(Wow, sliding hillsides in the Santa Cruz Mountains, who would have thought!)

The article describes not only the civil engineering necessary to keep the hill from sliding again, but a very nice map of the area around Wrights, along with the locations of the Sunset Park spur and the existence of a rooming house on the east side of the creek at the future site of the station (post-earthquake). It also mentions that the sand and gravel for the new tunnel came from the gravel pit in Campbell.

Amusingly, academic papers in those days included not only the actual article, but also the question and answer session from what I assume was the conference where the paper was initially presented.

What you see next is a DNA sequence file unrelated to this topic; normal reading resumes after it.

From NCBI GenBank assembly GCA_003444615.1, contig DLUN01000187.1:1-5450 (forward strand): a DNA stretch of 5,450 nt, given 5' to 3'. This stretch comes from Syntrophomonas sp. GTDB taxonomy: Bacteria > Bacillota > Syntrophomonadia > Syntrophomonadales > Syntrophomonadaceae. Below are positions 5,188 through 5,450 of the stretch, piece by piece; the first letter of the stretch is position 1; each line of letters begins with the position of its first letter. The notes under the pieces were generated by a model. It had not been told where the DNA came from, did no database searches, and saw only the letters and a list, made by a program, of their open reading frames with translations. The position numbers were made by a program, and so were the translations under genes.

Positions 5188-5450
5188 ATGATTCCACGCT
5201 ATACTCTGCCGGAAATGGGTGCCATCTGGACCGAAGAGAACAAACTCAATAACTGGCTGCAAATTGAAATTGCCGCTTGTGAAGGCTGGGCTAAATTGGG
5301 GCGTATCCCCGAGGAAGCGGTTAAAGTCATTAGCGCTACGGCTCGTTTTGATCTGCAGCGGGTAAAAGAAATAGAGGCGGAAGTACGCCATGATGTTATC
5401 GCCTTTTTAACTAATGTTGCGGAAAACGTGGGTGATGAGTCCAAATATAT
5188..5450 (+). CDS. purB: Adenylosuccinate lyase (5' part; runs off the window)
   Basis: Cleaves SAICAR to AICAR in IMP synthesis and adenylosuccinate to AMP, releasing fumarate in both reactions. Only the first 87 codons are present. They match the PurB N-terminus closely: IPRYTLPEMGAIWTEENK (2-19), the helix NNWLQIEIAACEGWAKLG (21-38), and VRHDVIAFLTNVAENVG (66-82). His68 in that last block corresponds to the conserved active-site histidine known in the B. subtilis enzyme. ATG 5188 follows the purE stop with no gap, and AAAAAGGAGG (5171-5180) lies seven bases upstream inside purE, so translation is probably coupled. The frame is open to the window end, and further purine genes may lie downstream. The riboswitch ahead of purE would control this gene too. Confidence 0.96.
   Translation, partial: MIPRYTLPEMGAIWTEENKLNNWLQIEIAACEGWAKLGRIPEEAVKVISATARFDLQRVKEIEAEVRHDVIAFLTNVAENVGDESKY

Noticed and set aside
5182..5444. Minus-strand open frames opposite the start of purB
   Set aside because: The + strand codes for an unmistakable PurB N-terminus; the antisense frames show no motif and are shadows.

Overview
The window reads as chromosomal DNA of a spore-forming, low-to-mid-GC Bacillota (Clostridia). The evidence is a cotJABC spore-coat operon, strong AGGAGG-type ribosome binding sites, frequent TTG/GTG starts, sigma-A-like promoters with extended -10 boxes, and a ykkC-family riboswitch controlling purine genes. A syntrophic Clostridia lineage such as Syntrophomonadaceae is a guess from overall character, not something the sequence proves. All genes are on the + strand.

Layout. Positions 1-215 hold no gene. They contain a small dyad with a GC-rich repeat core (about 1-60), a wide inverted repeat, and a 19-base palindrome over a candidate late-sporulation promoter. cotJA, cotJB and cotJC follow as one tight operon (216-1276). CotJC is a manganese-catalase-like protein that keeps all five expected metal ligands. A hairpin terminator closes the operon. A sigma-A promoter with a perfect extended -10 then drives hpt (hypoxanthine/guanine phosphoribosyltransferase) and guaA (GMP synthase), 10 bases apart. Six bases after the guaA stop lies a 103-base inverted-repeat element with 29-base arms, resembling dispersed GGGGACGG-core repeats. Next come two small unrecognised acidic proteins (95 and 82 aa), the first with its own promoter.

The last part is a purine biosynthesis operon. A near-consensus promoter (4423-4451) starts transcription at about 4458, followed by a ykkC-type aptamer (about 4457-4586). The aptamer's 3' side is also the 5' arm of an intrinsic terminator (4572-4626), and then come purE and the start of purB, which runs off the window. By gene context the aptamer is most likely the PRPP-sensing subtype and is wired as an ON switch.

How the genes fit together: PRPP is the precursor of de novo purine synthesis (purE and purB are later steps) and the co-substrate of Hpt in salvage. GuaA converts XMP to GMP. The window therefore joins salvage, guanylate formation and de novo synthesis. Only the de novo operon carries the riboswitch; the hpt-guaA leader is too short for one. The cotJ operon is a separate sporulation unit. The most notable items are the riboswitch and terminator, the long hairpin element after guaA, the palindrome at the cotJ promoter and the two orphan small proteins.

The map also seems to show that the road over to the future station site went under the trestle, so it looks like I modeled that correctly!

Monday, March 4, 2013

How Much Is That Cannery II: Hyde Cannery

The two large canneries in Campbell, the Ainsley Cannery north of Campbell Avenue, and the Hyde Cannery south of Campbell Avenue, were awfully similar - both well thought of in the community and both significant producers. But each had it's own story.

Ainsley had started his cannery himself in the 1890's as part of early fruit canning experimentation. In 1898, Ainsley's cannery handled 400 tons of apricots and 450 tons of peaches. With family in Britain handling the sale, he had an immediate market for the high quality fruit, and the Ainsley Cannery put Campbell on the map. As we heard last time, Ainsley sold the cannery in 1933, but the business continued as Drew Canning and then as Hunt's well into the 1960's, ending only as the buildings were torn down and water tower toppled over around 1964. That's seventy years of canning and an immense amount of fruit, all being produced in Campbell.